Simulation of Radioactive Decay

Certain elements are made up of atoms whose nuclei are naturally unstable. The atoms of these elements are said to be radioactive. The nucleus of a radioactive atom will decay into the nucleus of another element by emitting particles and energy. It is impossible to predict when the nucleus of an individual radioactive atom will decay. However, if a large number of nuclei are present in a sample, it is possible to determine the time period in which half the nuclei in the sample will decay. This time period is called the half-life of the element.

Radioactive materials are harmful to living tissues. Their half-lives are difficult to measure without taking safety precautions. To eliminate these problems, you will simulate the decay of unstable nuclei by using harmless materials that are easy to observe. In this experiment, you will use pennies to represent nuclei. Each observation you make will be one half-life for the "radioactive" pennies.


  1. Count out 100 pennies and place them in the cup. Each penny represents a radioactive atom.
  2. This starting count of 100 radioactive pennies is observation 1.
  3. Carefully dump the pennies from the cup on to your desk top and arrange them into a single layer.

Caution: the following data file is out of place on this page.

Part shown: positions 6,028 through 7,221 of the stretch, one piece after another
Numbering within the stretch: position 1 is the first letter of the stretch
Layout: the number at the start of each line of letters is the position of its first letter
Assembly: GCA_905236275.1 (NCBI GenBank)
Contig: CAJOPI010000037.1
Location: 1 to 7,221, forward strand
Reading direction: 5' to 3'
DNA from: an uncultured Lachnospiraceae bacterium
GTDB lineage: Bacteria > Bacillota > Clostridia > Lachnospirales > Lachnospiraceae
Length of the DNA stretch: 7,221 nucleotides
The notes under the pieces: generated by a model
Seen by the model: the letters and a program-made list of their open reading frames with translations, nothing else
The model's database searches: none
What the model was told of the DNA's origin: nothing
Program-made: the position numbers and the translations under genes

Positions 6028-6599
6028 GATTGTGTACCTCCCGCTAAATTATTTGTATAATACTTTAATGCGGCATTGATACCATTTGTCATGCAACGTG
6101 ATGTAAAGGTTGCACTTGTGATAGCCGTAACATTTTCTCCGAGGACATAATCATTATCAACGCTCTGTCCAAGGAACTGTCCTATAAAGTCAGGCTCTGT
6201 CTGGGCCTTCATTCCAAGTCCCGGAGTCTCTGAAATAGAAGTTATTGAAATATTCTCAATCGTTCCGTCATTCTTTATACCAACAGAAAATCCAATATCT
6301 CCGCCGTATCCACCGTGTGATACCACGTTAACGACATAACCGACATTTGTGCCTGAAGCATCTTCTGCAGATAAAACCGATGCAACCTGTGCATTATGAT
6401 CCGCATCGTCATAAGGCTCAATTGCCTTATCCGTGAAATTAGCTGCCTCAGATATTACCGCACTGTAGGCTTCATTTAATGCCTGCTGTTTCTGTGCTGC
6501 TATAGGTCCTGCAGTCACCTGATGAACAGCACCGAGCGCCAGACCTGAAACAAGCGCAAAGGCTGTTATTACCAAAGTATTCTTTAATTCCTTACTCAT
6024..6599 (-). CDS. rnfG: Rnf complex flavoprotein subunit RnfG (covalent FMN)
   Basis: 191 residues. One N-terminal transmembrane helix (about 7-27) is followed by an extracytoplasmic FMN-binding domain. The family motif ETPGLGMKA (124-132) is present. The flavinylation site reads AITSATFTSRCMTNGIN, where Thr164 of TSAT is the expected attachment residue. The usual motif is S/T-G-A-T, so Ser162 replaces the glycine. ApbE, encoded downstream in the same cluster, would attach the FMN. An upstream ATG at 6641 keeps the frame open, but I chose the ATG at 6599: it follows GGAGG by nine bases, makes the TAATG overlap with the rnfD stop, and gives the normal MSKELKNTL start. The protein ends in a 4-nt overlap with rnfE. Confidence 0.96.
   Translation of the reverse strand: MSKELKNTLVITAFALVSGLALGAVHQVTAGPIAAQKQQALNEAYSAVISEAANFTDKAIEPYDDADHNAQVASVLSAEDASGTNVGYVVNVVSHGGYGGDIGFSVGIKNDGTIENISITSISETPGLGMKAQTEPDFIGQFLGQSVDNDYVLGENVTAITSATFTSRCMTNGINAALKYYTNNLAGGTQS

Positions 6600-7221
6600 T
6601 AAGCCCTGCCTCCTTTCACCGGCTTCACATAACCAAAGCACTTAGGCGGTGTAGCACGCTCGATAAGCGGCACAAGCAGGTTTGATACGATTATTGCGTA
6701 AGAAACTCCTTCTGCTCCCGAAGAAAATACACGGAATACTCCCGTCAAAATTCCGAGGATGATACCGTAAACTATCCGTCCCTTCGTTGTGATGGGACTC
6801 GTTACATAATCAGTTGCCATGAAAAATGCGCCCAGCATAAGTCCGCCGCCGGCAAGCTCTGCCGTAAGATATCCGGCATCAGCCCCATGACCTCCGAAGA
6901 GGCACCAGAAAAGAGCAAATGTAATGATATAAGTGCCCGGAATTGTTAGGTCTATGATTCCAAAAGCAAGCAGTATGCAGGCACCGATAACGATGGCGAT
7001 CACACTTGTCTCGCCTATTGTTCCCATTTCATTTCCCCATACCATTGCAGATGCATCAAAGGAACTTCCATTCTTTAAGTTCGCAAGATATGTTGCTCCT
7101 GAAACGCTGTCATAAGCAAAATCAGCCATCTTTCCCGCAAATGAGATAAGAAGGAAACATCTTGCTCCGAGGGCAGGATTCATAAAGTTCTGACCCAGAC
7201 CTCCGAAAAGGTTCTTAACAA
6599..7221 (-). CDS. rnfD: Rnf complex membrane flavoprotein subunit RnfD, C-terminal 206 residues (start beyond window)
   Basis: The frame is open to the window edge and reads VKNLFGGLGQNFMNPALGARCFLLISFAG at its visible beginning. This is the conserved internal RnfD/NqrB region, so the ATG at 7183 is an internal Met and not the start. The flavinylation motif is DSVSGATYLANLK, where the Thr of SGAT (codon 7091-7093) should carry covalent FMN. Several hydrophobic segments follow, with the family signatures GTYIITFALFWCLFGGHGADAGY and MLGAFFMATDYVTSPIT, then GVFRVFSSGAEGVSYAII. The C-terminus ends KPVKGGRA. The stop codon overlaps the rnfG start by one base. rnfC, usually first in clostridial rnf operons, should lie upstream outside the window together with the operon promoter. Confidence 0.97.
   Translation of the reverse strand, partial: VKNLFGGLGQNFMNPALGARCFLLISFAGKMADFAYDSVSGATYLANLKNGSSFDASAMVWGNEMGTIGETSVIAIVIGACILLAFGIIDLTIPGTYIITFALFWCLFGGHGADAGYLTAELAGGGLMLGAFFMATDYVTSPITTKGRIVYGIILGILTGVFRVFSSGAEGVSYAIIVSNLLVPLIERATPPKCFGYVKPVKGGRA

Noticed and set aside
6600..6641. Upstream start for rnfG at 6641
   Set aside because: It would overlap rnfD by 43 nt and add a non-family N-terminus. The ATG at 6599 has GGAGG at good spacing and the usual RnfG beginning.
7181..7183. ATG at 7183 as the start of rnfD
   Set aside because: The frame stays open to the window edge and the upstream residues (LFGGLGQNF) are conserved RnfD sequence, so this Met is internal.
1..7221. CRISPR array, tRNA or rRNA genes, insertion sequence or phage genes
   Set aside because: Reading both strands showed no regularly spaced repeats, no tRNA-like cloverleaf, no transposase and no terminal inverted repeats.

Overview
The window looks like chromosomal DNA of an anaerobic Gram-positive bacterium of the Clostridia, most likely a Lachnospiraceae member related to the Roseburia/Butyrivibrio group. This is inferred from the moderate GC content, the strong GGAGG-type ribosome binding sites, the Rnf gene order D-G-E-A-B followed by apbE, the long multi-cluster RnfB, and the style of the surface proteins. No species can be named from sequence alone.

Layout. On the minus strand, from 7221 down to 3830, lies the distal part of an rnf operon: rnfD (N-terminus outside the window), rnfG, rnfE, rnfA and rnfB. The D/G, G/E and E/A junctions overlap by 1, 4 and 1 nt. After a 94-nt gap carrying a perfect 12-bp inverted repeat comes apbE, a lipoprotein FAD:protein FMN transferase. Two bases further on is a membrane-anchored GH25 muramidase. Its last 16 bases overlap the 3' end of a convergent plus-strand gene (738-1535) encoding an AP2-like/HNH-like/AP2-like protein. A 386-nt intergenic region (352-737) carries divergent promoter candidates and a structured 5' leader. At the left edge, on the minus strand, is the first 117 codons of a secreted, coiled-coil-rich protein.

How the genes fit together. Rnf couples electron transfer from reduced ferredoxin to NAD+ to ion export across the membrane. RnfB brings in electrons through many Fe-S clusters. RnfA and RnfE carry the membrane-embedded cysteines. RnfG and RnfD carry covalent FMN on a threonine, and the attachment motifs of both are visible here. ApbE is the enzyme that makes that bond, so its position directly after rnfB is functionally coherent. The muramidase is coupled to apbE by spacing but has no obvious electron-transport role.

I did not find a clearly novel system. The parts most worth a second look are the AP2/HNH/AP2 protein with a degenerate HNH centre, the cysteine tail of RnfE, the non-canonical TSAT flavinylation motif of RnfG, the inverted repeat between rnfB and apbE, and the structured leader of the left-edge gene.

4. Remove all the pennies that have landed as heads and count them. These pennies represent decayed nuclei. They are now stable atoms. Set them aside on your desk.
  5. Record the number of decayed atoms (heads) in the data table under observation 1
  6. Record the number of remaining radioactive atoms (tails) in the data table under observation 2.
  7. Scoop up the radioactive atoms (tails) and put them in the cup.
  8. Repeat steps 3-7 until all of the pennies have decayed (you will have between 5-10 observations).
  9. Calculate the percent of the original material that decayed according to the following formula:
    % decayed =    # of pennies decayed          x 100
                # of pennies before shaking
  10. Use a full page to make a line graph of your results, with the number of radioactive atoms (pennies before dumping) on the y-axis and the observation numbers (half-lives) on the x-axis.


Answer in complete sentences.

  1. How does your average % decay compare with the amount of decay for a real radioactive element, such as uranium-238?
  2. Is the half-life of your pennies or of real radioactive elements affected by the number of pennies or atoms you start with? Explain.
  3. Compare your graph with the graphs of at least two other groups in the class. Are they similar or different? Explain.
  4. If each of your observations represents 1000 years, what is the maximum age you could measure using your method? Explain.
  5. Use what you learned from this activity to explain how scientists can use radioactivity to determine the age of a rock or fossil.


Observation Remaining number of radioactive pennies (tails) Number of pennies decayed (heads) % decayed

100 (starting number)






































Average % decay